My car has a HEPA cabin filter in it, which helps remove odors along with filter out particulates and the air conditioner made me forget that July is usually very warm. Opening the car door in the country was different from opening it in Lake Mills. The smells of humid peat, cow manure and pig manure wafted in along with a surprise of damp sauna-like air. The cornfields in the area contributed considerably more humidity to a muggy July afternoon through evapotranspiration. The smells were not oppressive, but they were a humorous reminder of life growing up in an agricultural region.

Ah, yes, my first crush. A few miles of driving on some shockingly minimal maintenance roads brought me to the farm on which she grew up. “Washboard road” is a term for a road with multiple ridges in it resembling an old-fashioned washboard. This road was rough enough I drove past a catalytic converter heat shield and later a glass pack muffler, but eventually there was an actual paved road. A deer walked out of the ditch, stared at my oncoming car as if to convey, “What are you doing on MY path?”, and then quickly cleared the ditch and fence with a single easy bound. The farm she grew up on is unrecognizable, but then again, I had not driven past that place since 1975. In case you were wondering, I never did ask her out on a date even though her dad suggested I should. Anyone living farther away than five miles before one has a driver’s license makes for a long distance relationship, and those rarely work. Several years later, we attended each other’s high school graduations and we each worked in IT, but we lost touch shortly after her dad died. The last time I heard from her, she was happily married with kids, and that is the important thing. To this day, she is probably unaware of how I felt about her as I am unaware if the feeling was mutual. Perhaps as a result of not asking her out, I eventually met and married Lucy and had my time of joy. Everything happens for a reason, even if we never discover purpose of the reason.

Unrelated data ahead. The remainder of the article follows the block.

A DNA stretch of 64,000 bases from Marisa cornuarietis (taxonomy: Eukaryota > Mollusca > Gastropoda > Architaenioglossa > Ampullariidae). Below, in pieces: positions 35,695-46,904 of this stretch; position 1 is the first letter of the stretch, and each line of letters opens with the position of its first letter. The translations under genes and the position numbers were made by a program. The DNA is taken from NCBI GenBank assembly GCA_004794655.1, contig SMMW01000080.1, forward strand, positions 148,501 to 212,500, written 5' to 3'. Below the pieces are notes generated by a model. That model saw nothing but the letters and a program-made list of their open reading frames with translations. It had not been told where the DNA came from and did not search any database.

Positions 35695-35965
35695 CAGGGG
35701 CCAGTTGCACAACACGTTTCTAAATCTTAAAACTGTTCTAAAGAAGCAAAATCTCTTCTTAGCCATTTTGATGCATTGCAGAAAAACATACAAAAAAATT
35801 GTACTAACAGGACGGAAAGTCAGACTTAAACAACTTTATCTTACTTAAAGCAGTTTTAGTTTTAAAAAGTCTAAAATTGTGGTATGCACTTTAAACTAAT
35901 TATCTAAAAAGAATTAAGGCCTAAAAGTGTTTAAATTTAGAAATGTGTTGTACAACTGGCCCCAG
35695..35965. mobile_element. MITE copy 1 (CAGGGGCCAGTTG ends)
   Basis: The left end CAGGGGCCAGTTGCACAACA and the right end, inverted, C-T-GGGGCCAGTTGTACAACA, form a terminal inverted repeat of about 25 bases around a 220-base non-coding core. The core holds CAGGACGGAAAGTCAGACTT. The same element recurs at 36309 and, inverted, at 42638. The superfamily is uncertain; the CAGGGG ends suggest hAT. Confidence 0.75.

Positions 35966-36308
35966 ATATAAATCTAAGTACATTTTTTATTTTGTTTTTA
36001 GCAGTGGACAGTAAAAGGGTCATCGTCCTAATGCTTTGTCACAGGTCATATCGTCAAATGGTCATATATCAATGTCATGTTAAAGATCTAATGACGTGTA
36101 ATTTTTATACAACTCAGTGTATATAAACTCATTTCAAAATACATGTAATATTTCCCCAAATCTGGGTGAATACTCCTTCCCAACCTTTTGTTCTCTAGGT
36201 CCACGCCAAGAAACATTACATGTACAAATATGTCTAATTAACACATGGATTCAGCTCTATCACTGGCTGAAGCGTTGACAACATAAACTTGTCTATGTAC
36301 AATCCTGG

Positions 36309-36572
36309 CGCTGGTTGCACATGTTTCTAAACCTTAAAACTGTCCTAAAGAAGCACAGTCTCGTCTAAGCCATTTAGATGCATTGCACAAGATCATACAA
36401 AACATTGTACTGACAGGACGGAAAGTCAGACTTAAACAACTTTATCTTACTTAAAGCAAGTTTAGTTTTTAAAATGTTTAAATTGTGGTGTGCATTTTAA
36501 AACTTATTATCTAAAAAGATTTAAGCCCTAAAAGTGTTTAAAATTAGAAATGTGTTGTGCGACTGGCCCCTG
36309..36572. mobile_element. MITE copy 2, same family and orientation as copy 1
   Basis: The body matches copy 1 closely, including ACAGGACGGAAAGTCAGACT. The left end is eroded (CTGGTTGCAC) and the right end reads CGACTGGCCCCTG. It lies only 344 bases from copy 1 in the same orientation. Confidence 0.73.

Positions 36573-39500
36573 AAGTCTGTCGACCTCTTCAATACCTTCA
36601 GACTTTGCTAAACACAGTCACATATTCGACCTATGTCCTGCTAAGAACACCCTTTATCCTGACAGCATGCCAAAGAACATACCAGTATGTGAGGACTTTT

My final stop was a drive past the farm where I spent the majority of my formative years. I had been past there once before in 1990 when Lucy accompanied me to my fifteen year high school reunion. We were running late at the time because I had a late start courtesy of client problem at work. I slowed down and pointed out what features I could at 10 mph on a gravel road, and I recall there were some changes. The pump house and barn were gone and the house was repainted. This time, it appears the house was rebuilt and no original outbuildings remained. The small wooded area was about one-fourth the size. That is not an estimate from a childhood memory but a reasonably accurate guess based upon utility pole distances, which usually do not change. Buildings change but memories do not.

The extra hour spent cruising through much of Freeborn, Worth and Winnebago counties on a nostalgia trip started drawing to a close when my vehicle tires met the pavement on State Line Road west of Emmons. I remembered reading about Lime Creek church moving to the “Farming of Yesteryear” site near Kiester, Minnesota, but this was the first time I drove past and saw only the cemetery remaining. There is something disconcerting about a missing familiar landmark, but the church is in use and preserved for future generations.

There are striking changes in Emmons. Ovid’s observation in “Metamorphoses” written over 2,000 years ago is still timely:

Time itself also flows away in a continuous movement,
not differently from a river;
for neither a river nor a fleeting hour can stand still:
but water is pushed forward by water,
the preceding is both pressed by the coming one and presses the preceding one,
thus times flee and follow in the same movement again and again,
and they are always new;
for what was before is left behind,
and comes into being what hadn’t been,
and all moments are renewed.